Restaurant Review: King Karai
Well, perhaps a slight exaggeration. But we all identify with the symptoms of a poorly made curry. That sickening and bloated feeling. The cloying, bottom of a birdcage-like taste in your mouth the day after. And of course, the involuntarily explosive bowel movements.
Since moving to Preston, I haven’t experienced many culinary delights. I visited the Inn at Whitewell for a birthday event, and have been to a few eateries around Winckley Square. But it was only last week that I had my first curry in Preston, at King Karai in Ashton-on-Ribble.
I was annoyed with myself for leaving it this long, for curry is now as much a tradition as the full English breakfast. We adore the Korma, we praise the poppadum and gnaw at naan bread. Curry has in many ways become a staple part of the British diet, replacing poorly reheated pub food.
My companions and I visited Karai midweek and were the first to arrive for our evening meal. Having somewhat of a soft spot for American-style diners, I was very taken with the booth seating, high backed settees that seated six to a table. The room was bright and spacious.
After the obligatory poppadums, our small party selected a range of dishes. I chose Chicken Madras while the other two ordered restaurant specialities (a wise choice), with naan bread and pilau rice to accompany. Food arrived swiftly and with a smile, and we duly tucked in.
Madras is too often an opportunity to blitz the diner with spices, and send them home with significant nerve damage to the tongue. In some restaurants, I can almost imagine the chef maniacally cackling while sprinkling chili powder into the sauce, when all the while I sit unaware of the culinary fireball that’s about to come my way.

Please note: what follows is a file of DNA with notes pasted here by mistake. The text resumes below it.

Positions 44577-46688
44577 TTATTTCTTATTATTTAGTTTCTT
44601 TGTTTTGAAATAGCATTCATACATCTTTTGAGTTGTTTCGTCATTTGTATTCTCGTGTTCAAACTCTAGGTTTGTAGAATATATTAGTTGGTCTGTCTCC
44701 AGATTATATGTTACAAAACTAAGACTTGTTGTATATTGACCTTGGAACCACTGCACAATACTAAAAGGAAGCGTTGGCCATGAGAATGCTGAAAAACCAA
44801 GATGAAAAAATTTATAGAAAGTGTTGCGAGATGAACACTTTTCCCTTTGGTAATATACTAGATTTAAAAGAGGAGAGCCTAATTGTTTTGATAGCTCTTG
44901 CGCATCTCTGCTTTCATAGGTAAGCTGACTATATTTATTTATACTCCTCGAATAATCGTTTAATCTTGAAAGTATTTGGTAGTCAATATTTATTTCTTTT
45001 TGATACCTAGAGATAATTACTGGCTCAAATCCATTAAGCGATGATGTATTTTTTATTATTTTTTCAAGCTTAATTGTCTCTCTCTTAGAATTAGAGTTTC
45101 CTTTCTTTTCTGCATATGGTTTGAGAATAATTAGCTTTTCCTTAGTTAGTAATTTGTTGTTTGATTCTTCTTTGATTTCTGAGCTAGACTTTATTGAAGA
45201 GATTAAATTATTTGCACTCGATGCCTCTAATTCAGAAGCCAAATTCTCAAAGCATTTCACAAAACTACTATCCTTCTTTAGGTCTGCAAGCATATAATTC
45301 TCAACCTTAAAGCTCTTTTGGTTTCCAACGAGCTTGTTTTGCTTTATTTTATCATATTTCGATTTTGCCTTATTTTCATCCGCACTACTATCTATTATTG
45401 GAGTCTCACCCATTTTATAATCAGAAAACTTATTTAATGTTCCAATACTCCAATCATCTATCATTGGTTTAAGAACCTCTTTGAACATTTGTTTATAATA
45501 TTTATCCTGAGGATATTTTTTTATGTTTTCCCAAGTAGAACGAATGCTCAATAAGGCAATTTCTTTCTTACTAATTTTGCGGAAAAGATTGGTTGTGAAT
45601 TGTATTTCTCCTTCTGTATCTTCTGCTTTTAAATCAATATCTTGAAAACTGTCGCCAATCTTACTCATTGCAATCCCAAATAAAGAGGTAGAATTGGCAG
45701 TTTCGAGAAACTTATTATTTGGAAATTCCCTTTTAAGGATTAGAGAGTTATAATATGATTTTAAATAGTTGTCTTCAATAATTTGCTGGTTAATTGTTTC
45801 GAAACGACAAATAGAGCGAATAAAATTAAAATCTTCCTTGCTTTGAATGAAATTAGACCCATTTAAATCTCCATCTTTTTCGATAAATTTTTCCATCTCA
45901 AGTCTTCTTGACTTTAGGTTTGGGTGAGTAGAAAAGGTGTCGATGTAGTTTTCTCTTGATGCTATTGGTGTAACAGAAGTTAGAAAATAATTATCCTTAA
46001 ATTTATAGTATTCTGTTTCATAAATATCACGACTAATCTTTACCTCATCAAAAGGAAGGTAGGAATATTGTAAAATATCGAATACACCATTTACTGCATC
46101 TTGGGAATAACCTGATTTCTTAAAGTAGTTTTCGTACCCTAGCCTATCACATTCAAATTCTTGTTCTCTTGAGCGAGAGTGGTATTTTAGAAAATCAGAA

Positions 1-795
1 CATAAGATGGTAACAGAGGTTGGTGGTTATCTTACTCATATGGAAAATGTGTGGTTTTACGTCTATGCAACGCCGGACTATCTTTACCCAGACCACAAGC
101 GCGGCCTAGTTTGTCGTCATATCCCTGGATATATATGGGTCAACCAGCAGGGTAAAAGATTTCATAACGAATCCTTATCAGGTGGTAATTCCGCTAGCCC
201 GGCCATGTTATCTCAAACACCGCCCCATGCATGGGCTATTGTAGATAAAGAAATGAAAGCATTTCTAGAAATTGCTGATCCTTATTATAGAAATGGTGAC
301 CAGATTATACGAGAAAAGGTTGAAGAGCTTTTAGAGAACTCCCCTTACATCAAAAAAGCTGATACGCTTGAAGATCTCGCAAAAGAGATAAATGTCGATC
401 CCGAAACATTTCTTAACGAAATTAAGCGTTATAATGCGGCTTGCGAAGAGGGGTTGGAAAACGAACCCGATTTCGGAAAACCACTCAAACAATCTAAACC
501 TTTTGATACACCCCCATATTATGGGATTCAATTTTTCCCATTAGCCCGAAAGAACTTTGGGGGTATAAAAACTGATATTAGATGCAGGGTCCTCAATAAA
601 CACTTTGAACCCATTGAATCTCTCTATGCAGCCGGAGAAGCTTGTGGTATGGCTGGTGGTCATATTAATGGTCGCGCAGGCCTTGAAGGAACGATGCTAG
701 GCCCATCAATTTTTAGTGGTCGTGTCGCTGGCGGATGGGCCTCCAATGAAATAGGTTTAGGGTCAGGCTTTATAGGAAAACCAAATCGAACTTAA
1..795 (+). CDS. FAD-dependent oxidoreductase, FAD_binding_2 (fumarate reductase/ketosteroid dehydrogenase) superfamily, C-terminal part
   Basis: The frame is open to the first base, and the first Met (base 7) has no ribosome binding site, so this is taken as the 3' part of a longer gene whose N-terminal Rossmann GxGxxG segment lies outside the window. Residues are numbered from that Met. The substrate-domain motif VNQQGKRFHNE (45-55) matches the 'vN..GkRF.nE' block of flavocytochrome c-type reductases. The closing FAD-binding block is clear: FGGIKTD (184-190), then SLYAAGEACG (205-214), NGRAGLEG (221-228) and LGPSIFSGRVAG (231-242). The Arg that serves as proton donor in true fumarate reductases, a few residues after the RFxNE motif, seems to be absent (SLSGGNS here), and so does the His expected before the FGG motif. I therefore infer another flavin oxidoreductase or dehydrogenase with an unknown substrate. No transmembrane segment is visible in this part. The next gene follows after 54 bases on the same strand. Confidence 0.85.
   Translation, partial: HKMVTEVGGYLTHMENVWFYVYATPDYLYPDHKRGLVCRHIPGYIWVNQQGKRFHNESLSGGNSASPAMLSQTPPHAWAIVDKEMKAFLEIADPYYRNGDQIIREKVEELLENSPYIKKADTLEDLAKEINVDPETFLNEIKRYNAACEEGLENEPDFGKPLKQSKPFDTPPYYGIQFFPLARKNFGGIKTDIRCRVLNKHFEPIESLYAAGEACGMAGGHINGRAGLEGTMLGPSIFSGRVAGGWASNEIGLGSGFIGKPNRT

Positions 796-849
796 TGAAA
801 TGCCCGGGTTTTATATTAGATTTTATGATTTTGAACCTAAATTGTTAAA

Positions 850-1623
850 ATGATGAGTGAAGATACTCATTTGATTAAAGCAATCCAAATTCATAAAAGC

There was no such blitzkrieg at King Karai. Instead what greeted me was a concoction of excellent flavour, spicy but with the essential flavours still intact. Nor was the sauce too oily, as is common at some curry houses. Equal parts spicy and wholesome, I thoroughly enjoyed my dish. Judging by the barely disguised grins on my friends faces’, so did they.
As we ate, more customers began to arrive in dribs and drabs. The booth seating allows one to enjoy the hubbub of atmosphere as more diners begin to natter, but also a degree of privacy that encourages conversation without having to shout over the sound of others.
Overall, King Karai provides a thoroughly enjoyable dining experience. Service is attentive without being pushy, the atmosphere is buzzing but not deafening, and the food is first rate. A recommended eatery, and definitely worth the fair walk out of town to work up an appetite!
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Agree? Disagree? What Preston restaurants do you recommend? Comment with your views below.
- 16th, June 2010
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